"Entering college was an exciting, and for males, a fearsome experience in those days".
Parents didn't usually bring students to East Lansing. If they did, the students, especially boys, would feel "pretty uncomfortable". Most students stayed until Christmas vacation and those who lived in the Upper Penisula often didn't go home until summer.
Henry Pratt arrived at M.A.C. in the fall of 1919. Wiith him was high school friend Milton Scherer and in many ways the two boys were better off than most farm youngsters who had to face being far away from home for the first time in their lives.
"The prospect of being there for three months did not worry nearly as much as the sophomores".
The older Pratt boys had brought home horror stories of the dire events Freshmen had to survive. Some didn't! Another Watervliet boy was met by Henry and Milt on the day of the Fresh-Soph Rush a few weeks after school started. He was all dressed up and they warned him that he'd better get into some old clothes. He thereupon announced that all this fuss was silly and he was going home. I think that he was generally regarded as chicken by the other two. But if he was scared so were they and with good reason.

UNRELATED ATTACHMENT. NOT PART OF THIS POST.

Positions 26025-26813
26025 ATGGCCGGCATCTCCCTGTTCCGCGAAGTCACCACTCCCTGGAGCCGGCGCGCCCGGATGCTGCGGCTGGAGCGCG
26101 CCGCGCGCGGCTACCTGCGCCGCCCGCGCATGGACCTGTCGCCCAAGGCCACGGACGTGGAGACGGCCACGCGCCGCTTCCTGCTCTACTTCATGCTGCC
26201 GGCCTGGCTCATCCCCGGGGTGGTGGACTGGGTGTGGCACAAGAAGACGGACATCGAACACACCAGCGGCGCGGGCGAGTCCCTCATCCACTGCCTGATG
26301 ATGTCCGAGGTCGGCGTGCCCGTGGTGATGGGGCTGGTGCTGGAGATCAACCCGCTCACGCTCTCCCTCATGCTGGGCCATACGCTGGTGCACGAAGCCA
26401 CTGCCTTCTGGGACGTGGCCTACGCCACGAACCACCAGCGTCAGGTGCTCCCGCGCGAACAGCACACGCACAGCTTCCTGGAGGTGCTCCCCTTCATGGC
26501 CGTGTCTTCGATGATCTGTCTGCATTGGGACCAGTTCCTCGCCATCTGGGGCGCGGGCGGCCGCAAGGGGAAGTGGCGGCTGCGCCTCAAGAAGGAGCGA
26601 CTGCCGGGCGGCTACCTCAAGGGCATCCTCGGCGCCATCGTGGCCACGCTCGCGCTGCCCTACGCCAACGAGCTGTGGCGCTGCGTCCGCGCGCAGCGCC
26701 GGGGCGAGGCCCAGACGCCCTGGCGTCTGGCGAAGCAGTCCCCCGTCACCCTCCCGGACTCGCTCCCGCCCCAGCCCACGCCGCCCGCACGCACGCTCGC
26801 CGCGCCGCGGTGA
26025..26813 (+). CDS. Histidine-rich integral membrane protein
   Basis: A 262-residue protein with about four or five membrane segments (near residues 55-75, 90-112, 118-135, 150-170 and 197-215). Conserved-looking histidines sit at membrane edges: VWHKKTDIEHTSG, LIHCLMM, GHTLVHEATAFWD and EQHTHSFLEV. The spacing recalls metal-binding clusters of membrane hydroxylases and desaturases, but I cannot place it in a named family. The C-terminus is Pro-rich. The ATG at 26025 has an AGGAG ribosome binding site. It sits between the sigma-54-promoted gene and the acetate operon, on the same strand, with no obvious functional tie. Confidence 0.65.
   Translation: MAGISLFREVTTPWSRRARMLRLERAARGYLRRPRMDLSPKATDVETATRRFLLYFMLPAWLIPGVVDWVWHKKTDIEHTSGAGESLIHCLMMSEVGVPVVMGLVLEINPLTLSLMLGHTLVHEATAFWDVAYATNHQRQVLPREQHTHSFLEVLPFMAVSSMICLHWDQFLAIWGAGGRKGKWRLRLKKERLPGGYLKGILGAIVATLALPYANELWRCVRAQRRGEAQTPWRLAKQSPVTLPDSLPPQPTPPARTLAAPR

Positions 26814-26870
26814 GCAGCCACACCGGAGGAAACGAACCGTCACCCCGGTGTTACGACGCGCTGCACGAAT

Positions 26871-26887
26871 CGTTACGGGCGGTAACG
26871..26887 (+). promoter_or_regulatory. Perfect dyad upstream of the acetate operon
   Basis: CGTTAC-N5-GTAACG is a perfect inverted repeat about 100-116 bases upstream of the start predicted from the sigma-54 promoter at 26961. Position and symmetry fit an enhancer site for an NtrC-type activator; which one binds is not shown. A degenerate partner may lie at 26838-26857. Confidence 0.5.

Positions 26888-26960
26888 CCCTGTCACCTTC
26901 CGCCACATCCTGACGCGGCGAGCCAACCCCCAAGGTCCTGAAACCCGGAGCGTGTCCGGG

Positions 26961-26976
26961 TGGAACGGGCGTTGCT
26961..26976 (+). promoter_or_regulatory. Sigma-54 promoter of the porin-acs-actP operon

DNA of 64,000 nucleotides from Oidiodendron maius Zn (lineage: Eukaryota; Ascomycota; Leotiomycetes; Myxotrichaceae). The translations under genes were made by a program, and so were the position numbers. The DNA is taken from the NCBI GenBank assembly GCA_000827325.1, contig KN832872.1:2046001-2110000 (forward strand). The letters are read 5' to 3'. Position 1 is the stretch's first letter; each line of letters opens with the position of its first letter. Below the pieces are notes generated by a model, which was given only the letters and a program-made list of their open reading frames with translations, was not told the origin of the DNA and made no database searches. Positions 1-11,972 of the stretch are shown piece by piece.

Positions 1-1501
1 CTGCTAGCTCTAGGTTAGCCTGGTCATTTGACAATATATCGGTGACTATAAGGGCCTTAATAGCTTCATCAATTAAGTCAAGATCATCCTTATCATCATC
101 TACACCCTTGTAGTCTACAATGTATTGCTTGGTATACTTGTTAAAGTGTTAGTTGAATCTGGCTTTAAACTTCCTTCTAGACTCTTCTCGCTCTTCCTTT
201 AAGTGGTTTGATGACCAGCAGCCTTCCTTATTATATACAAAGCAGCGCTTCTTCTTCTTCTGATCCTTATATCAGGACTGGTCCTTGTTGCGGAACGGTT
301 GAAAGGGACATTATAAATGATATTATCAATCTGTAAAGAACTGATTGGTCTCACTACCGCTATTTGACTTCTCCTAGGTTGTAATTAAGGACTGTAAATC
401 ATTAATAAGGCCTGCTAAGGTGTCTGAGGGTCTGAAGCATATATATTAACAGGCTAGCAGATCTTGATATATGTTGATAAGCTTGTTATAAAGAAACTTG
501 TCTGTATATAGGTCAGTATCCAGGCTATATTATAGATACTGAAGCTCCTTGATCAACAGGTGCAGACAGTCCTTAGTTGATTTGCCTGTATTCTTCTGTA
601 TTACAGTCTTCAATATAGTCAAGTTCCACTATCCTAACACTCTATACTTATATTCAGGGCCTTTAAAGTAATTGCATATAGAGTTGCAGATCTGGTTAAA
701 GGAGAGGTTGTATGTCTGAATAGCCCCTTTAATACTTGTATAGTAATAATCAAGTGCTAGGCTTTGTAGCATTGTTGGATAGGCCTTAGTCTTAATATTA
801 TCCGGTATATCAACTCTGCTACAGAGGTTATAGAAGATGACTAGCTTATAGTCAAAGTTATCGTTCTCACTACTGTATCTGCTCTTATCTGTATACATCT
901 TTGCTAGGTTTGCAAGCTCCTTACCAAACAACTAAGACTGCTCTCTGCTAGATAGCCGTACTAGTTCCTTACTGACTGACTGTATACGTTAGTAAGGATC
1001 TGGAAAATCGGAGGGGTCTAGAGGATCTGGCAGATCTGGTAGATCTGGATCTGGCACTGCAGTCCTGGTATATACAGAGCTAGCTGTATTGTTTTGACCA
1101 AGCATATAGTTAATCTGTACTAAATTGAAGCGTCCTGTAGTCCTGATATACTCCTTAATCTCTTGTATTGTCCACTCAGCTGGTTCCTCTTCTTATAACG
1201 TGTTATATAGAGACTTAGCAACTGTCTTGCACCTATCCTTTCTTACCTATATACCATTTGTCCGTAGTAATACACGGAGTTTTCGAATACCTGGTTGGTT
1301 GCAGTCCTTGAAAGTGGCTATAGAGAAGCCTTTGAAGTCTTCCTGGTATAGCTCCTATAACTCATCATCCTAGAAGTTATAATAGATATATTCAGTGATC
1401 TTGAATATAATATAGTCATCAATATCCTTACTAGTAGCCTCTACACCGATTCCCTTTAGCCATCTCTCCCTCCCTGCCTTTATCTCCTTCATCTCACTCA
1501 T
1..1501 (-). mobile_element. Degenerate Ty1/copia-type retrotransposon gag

The "Freshman Bible" informed the lowly Frosh just how he must act: "He was not to date a girl except on Saturday nights..There was usually a committee of Sophomores waiting at each girls' dormitory to catch and discipline any Freshman bringing a girl home a minute late." I wonder what happened to the girls?
As at most small colleges of the period Freshmen were required to wear Freshman "caps". At M.A.C. these were brown with a green button.and had to be worn at all times out of doors. They served as identification and were likened to Hitler requiring Jews to wear arm bands by my source.
Freshman-Sophmore Rush was a school tradition and the reason for conflict was made even more drastic because of the influx of war veterans who were older than most upperclassmen. Also the fact that the Freshmen outnumbered the Sophs two to one made relations even more strained.
There were three legal, college sanctioned events ond one that was neither. The first was a tug-of-war across the Red Cedar. The second was a "football game in which all the men of each class were lined up on the forty yard lines, about a dozen footballs were strung along the fifty yard line and at a signal both sides ran toward the footballs. The winner was the 'team' which got the most footballs across the opponents' goals at the end of about 15 minutes. Any method would do barring slugging, kicking, biting etc".
The third event was a flag rush. The flag was a piece of cloth with the graduation date of the Freshman class, 1923, on it. It was hung on a rope between two poles and was surrounded by Frosh. The Sophs then would attack and attempt to get it by various rough means. The Frosh, because of the size of their class, won in 1919 and again in 1920. One of the few times the same class won that event two years in a row.